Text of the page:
our greatest blessings come to us by way of madness Phaedr. 244a


Carl Jung

I've always felt Jung's approach was empirical from the standpoint of a physician. Equilibrium, homeostasis, as in functioning as compensation and complement, as between unconscious and consciousnesses (which holds up well as we're realizing that we actually think in the unconscious and later sort out our arguments -- same for memory; we re-create it. Re-member it) . The key is to consider the psyche as real as any physical thing, just as we accept energy and matter as both "real". The unknown forces at play -- as with physics, the quantum critical mass, etc. -- also part of the exploration.

Empiricism as we apply it concerns making models. Always incomplete, never the thing itself. Think of how code works on the internet now: computers jump ahead, see patterns without models. As with our thinking, I suspect (the processing done in the unconscious), though our awareness(consciousness) functions on the Newtonian level in what we describe as the everyday "common sense" world. Empiricism augments and extrapolates beyond the mere, the sensual. Jung expands our tool kit like a Tardis. :)

Jung, truly a philosopher in the old sense: lover of wisdom, trained in the Muses, a healer and a teacher. This is a good grounding:

Maureen writes:

Dear Lovely & Beloved Deborah & Alice

Jung looks at the source energy as Pleroma (Seven Sermons to the Dead), Tao (I Ching), unus mundus (alchemy) - all names for a Ground of Being that is unexpainable but can be experienced through intuition, mysticism, creativity, ecstasy and love. Because Eros is gaining the upper hand again through Aquarian holism, Eastern and Western thought have already come together to some extent through the new kind of understanding coming out of quantum physics - the realization of the interrelatedness of all and the archetypal links between psyche, creativity and science.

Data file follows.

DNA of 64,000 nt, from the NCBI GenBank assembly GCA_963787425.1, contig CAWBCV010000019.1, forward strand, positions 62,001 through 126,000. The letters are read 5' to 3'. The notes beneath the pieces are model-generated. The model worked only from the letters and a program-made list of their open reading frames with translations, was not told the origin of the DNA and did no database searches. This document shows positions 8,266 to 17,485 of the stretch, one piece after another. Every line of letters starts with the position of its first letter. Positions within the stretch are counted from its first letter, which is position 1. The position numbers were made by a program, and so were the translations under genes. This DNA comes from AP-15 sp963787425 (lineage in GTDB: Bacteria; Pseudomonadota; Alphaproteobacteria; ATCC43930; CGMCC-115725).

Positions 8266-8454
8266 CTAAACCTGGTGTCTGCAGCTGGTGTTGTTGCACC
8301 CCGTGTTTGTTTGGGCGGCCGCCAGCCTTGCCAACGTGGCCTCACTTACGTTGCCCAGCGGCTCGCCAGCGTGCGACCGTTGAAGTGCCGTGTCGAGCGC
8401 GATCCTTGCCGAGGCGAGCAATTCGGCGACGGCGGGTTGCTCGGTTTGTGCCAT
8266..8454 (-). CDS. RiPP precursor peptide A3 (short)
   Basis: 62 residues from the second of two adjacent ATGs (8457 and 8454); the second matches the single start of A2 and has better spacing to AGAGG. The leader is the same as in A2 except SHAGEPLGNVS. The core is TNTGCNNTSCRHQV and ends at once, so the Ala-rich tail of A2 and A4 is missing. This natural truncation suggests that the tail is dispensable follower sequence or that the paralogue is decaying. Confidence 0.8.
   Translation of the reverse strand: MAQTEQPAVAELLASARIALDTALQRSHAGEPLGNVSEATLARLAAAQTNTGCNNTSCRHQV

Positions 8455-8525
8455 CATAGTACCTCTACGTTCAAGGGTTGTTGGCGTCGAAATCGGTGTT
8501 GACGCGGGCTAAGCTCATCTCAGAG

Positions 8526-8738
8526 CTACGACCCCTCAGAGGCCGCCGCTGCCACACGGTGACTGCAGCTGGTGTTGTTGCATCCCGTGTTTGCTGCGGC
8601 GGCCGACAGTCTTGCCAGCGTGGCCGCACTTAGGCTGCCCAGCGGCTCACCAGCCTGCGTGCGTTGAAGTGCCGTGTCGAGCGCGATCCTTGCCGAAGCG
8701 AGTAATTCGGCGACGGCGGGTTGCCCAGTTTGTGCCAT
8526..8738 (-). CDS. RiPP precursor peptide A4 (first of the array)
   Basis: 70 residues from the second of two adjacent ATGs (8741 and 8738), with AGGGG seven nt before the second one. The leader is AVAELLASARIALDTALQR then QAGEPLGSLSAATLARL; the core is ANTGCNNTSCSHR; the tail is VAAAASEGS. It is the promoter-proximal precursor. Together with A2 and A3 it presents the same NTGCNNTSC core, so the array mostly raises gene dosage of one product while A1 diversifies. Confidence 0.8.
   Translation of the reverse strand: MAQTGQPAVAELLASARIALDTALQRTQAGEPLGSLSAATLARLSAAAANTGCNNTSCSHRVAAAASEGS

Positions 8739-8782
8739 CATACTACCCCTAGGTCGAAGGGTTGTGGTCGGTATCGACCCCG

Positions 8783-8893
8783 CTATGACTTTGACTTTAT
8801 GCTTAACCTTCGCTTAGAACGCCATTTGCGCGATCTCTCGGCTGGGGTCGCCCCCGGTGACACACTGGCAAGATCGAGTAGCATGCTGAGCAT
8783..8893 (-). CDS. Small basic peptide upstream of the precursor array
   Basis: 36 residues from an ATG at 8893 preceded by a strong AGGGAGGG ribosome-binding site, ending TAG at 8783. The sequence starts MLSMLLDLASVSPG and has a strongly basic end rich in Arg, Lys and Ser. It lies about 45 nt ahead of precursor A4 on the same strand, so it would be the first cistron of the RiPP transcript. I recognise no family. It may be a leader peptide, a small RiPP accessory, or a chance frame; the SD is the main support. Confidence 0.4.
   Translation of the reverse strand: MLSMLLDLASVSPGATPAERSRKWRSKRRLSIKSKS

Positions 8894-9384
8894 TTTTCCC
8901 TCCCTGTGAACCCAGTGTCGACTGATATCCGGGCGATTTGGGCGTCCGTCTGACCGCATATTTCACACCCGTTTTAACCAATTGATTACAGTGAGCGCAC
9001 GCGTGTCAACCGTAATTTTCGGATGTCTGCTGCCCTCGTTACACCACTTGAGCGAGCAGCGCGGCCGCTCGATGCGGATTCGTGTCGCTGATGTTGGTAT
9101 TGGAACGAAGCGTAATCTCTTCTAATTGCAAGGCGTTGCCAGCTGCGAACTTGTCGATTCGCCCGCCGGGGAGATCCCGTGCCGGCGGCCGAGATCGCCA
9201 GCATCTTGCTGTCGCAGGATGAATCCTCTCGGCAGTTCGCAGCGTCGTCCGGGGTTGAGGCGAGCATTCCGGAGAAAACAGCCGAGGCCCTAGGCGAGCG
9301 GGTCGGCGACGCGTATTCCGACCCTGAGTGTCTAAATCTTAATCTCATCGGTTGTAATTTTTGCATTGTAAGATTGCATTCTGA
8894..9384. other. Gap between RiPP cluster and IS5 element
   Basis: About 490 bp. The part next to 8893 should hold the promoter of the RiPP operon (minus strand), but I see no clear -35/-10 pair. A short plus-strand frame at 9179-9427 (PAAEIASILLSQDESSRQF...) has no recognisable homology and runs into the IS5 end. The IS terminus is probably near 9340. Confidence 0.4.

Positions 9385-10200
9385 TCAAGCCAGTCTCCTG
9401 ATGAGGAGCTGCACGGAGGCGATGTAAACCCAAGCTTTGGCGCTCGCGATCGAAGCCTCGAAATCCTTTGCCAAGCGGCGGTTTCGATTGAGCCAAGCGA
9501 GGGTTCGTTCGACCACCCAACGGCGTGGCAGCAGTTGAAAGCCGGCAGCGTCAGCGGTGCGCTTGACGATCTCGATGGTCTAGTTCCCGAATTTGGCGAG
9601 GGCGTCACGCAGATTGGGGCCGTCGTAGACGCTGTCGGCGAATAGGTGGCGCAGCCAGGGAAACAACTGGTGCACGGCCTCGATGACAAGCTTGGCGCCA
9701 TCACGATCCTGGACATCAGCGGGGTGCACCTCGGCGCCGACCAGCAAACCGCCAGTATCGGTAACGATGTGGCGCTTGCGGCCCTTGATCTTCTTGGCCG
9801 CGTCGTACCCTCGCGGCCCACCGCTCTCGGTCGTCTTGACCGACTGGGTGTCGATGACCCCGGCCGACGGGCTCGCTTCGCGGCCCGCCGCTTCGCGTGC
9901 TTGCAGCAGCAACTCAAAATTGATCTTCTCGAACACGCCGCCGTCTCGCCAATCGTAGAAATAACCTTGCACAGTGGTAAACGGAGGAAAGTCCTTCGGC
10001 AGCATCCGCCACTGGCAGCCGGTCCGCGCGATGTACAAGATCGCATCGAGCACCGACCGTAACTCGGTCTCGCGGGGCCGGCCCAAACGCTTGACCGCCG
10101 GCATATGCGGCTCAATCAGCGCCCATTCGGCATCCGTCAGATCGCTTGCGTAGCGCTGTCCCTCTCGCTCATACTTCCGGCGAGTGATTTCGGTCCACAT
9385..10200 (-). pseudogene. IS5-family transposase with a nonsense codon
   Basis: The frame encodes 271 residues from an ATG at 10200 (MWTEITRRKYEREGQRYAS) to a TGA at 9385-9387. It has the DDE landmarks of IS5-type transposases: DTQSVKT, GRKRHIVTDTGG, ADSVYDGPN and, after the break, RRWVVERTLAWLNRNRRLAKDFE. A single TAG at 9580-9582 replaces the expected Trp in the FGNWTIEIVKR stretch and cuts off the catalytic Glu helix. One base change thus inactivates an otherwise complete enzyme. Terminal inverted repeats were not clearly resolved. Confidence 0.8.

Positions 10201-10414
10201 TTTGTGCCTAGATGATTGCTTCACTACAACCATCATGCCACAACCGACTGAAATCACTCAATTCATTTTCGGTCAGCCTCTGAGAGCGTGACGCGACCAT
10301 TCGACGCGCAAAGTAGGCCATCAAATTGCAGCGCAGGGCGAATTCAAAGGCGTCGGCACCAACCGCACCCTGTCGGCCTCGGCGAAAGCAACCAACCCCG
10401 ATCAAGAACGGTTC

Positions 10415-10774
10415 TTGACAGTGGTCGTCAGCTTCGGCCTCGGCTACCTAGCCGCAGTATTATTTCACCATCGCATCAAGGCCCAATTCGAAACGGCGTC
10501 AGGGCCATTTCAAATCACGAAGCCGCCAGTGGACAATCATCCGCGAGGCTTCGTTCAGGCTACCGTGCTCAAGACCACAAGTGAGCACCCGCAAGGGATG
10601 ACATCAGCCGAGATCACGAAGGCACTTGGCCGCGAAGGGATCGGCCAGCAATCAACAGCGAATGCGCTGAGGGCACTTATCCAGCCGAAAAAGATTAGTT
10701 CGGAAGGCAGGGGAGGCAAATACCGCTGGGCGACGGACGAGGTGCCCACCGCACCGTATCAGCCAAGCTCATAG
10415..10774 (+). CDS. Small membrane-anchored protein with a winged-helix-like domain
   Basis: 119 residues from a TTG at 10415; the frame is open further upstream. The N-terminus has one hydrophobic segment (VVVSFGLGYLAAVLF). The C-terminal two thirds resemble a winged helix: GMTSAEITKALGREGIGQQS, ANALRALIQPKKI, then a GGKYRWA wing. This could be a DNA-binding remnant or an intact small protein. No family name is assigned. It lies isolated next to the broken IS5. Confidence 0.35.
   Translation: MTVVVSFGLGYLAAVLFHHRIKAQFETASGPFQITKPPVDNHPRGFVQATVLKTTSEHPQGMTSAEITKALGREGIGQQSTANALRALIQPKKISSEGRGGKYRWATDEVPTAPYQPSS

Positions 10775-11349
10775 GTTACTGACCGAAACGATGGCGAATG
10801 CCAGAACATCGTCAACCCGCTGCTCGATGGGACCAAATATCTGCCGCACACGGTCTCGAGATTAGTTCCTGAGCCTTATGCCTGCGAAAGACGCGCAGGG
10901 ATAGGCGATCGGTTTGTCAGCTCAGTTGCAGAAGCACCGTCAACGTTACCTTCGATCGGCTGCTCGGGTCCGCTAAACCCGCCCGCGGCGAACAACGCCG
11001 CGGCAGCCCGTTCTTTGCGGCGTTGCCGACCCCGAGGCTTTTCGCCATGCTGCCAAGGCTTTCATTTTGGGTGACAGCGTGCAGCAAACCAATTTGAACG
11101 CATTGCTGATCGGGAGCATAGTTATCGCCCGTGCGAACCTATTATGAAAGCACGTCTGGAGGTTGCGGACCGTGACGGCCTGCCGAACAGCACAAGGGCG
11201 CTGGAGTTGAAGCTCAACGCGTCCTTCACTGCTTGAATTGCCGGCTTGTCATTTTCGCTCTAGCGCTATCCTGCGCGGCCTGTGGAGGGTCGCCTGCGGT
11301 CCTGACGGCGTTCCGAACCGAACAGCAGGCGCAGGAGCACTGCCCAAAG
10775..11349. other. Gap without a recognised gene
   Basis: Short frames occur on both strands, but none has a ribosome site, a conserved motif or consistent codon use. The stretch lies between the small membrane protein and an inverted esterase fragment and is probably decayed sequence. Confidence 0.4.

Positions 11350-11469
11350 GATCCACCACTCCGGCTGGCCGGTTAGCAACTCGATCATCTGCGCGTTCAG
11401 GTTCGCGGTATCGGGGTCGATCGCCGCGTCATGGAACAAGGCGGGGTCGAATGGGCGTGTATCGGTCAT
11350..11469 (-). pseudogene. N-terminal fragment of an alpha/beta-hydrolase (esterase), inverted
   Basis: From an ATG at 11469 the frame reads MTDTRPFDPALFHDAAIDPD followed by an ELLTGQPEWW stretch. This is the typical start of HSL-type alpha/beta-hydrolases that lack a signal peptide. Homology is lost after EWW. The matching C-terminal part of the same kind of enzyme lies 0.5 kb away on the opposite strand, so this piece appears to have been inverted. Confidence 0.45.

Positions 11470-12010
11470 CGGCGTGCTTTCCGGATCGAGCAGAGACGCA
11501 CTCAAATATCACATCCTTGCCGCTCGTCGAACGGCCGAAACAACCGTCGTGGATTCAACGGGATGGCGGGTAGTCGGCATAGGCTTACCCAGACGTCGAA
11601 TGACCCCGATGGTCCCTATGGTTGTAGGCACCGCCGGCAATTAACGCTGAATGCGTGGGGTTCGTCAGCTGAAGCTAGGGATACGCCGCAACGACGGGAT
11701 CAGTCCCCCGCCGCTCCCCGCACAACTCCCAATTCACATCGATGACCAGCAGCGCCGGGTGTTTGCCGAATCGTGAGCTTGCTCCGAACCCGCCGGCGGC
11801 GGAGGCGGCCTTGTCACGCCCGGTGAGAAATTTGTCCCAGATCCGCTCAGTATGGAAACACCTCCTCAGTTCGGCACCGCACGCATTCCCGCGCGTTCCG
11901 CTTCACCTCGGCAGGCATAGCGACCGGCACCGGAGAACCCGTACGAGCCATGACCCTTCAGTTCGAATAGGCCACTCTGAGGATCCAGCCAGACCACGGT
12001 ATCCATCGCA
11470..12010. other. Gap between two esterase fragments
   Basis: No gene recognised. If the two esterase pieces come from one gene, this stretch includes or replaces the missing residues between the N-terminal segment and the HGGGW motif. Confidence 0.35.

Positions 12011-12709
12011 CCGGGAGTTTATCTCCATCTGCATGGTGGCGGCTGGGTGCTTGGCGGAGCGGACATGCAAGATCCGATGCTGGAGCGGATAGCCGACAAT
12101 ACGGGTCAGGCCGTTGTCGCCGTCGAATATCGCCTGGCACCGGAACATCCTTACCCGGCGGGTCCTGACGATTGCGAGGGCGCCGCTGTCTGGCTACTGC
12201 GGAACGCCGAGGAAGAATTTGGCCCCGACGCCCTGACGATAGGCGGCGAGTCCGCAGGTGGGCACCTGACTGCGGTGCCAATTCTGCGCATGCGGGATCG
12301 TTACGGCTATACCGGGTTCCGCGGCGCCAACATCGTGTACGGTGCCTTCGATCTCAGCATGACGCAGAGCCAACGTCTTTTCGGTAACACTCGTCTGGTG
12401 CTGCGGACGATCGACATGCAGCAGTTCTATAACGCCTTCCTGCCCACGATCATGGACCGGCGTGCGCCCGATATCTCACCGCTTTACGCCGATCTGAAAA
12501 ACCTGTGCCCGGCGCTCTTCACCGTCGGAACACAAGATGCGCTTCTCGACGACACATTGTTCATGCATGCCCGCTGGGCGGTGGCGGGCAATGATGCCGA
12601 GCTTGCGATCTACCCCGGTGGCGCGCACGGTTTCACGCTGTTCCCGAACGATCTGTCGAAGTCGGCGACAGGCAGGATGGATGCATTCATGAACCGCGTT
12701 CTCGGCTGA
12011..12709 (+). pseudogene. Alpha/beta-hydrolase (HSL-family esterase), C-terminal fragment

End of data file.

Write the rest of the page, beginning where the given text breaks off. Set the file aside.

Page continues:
OF (Jung as 'Old Fool') had no preference for 'logical' over its opposite - the world as infinite and incomprehensible. As a 'whole-some' individual, he embodied the dance of opposites. I love him because he's a guy after my own heart. I was the only bod at my high school and at Uni who leaned toward neither the arts or science, so I embraced both, while everyone else did one or the other. Both are, after all, underpinned by the same archetypal energies and so have always been two sides of the one coin of truth, as wholistic thinkers like Bohm and Pauli understand. Ditto for Jung, a self-proclaimed 'scientist of soul' - and as we all know, soul can't be objectified, weighed, analysed, explained, or in any other way dissected, or pinned like a dead butterfly. Neither can a star, or a leaf, or an atom for that matter. Is a star merely a big ball of flaming gas, or is that simply what it's made of? Jung was not 'scientifically grounded' if by that we mean someone who tries to reduces the poetry and mystery of life to rational, stagnant, objective facts and cerebral explantions.

As OF made clear, at least half of life is irrational! Someone once asked him why the Chinese had developed no 'science'. He replied that this was an optical illusion, since they had a science - the I Ching - grounded in 'general synchronicity' - the understanding that psyche and nature mirror one another meaningfully, as inseparable twin facets of a unitary ground of being. This was the only kind of science that Jung had time for - he didn't buy into the Western hubris of trying to tame and reduce life to the 'myth' of objectivity and 'scientific theory'. Science, after all, simply means 'knowledge'. As Jung reminds us, we can never know the 'ding an sich' - the thing in itself - since all our knowledge - ALL of it - is experienced through the lens of the psyche. All of Jung's ideas are based on this kind of direct experience of the world through the lens of soul.

Anyway, my ramblings to toss into the Fire.